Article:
Saturday, February 14, 2009

The Perfume Comes Before The Flower

The perfume Comes Before The Flower

A record label can have a special impact on a style, witness the Lisbon-based Clean Feed's developing relationship to free jazz. It's the label's specialty, largely as practiced in New York and environs, though with special attention to Portuguese musicians, sometimes in trans-Atlantic collaboration. The people at Clean Feed seem to be practicing an exalted selectivity about musicians and groupings that's resulting in some excellent recordings. These three recent CDs by tenor saxophonists present high levels of organization and committed invention, along with a rich humanity of sound and a shared capacity to surprise.

Alipio C Neto is a Brazilian, resident in Portugal. He has recorded in a couple of groups (IMI Kollektief and Wishful Thinking), but this is his debut as leader. Supported by trumpeter Herb Robertson (whose darting, varied lines act as a foil to Neto's substantial centrality), bassist Ken Filiano, drummer Michael T.A. Thompson and, on three of five tracks, tubaist Ben Stapp, Neto distinguishes himself as both player and composer, with an elegiac nobility of vision that is his defining characteristic. Track one first juxtaposes rapid drumming and improvised trumpet splatters against low tenor blasts; a later theme pitches rapid bass bowing against the horns' held tones. When Neto finally solos, he's a radical melodist, creating a continuum of abrasions and graces, building from great low blasts through sudden upper-range skitters and hollow-voiced mid-range lines. Like the first, each of Neto`s compositions contain multiple themes that are welded together by the ensemble, often creating a feeling suspended between through-composition and collective improvisation. Clearly every player here is engaged by Neto's intensity of purpose, and the results sound like a working band.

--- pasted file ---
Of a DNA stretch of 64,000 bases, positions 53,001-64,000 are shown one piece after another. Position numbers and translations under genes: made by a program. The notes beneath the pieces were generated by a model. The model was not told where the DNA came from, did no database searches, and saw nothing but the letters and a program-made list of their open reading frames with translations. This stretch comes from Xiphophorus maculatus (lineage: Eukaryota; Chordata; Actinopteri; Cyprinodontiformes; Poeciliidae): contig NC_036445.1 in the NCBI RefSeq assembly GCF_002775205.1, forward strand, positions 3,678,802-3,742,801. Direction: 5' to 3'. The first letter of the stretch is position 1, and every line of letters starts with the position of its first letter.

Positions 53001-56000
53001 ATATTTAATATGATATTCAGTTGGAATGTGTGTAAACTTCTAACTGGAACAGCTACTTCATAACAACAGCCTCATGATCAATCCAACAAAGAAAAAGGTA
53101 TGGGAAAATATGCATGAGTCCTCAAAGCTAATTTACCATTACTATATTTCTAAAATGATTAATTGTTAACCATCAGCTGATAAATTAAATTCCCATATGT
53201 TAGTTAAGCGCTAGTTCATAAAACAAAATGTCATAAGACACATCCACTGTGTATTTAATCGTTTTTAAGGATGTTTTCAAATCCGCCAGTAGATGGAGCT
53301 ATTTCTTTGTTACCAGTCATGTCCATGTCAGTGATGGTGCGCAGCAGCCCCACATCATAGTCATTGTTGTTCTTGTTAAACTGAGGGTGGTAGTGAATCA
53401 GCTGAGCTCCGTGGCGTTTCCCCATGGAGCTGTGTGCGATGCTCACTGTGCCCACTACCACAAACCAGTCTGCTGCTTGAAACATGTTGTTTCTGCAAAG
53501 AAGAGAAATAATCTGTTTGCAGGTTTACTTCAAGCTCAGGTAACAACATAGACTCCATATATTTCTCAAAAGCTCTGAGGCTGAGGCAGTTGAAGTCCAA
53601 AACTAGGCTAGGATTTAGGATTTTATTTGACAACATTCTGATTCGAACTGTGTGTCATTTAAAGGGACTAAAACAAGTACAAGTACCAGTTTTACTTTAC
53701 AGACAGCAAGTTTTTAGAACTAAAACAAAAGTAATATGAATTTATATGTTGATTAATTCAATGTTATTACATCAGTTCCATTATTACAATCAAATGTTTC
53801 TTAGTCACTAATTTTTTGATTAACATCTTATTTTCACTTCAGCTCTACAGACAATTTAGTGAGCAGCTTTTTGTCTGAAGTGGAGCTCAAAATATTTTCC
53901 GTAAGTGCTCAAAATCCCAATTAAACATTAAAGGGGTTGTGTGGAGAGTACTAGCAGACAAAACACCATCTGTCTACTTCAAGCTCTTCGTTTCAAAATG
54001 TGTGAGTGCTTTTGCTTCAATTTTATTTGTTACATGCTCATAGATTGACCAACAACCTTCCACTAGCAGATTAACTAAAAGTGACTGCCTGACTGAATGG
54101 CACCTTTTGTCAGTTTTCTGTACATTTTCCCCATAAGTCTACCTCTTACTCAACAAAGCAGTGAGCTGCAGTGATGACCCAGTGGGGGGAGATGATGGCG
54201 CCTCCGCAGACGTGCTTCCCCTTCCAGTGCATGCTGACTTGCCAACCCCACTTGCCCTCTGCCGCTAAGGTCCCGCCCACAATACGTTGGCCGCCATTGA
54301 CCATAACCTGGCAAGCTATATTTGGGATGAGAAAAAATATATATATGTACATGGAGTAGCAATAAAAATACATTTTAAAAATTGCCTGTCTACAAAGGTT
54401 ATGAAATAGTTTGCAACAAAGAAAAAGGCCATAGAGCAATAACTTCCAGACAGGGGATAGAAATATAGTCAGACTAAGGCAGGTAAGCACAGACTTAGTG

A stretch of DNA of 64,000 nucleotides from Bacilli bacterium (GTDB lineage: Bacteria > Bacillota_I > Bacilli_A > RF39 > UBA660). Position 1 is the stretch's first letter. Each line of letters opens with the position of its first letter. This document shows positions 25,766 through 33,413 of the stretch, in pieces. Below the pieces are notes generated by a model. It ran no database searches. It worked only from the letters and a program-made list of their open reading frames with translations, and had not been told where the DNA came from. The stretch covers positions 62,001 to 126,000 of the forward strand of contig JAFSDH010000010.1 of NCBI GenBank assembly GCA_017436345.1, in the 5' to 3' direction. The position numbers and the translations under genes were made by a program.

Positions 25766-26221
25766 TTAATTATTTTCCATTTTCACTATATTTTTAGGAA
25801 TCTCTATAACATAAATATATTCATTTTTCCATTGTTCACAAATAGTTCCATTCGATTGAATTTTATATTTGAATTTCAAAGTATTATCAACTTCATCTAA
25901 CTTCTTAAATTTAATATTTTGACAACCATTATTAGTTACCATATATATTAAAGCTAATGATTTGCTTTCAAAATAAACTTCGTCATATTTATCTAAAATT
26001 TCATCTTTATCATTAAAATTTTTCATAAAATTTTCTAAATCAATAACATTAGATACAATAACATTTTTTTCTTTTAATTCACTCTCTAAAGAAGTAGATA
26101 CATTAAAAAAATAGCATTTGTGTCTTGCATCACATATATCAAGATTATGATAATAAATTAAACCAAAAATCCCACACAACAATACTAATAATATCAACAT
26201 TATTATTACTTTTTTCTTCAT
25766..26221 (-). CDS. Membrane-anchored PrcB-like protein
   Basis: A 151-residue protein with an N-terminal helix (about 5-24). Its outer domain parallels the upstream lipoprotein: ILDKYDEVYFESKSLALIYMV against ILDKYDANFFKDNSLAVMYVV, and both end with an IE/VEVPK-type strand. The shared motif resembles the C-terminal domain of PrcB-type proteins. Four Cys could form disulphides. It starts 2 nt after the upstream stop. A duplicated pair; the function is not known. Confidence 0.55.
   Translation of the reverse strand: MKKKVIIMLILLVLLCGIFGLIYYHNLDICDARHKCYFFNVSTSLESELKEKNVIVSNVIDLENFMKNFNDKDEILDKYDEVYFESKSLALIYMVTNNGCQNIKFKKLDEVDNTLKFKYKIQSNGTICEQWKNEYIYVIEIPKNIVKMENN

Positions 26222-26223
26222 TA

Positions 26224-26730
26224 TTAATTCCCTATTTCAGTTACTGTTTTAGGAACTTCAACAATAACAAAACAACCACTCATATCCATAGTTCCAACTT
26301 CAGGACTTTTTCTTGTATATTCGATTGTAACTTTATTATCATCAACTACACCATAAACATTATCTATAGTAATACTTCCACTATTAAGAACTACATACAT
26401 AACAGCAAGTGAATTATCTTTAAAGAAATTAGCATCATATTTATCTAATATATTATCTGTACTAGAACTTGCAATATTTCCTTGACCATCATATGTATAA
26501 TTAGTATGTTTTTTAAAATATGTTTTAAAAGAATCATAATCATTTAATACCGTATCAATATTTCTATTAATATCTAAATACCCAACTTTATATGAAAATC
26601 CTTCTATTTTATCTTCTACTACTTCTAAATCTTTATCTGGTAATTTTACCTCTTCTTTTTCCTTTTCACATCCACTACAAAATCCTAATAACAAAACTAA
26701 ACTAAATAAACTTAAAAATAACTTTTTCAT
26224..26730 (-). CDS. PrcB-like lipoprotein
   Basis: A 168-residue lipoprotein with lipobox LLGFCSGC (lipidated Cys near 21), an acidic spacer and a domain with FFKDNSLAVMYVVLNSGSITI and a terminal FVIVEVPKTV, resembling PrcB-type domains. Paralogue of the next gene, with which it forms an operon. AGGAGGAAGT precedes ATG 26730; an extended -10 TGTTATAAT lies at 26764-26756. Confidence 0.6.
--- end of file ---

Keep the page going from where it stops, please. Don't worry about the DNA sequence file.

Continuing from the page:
By Stuart Broomer

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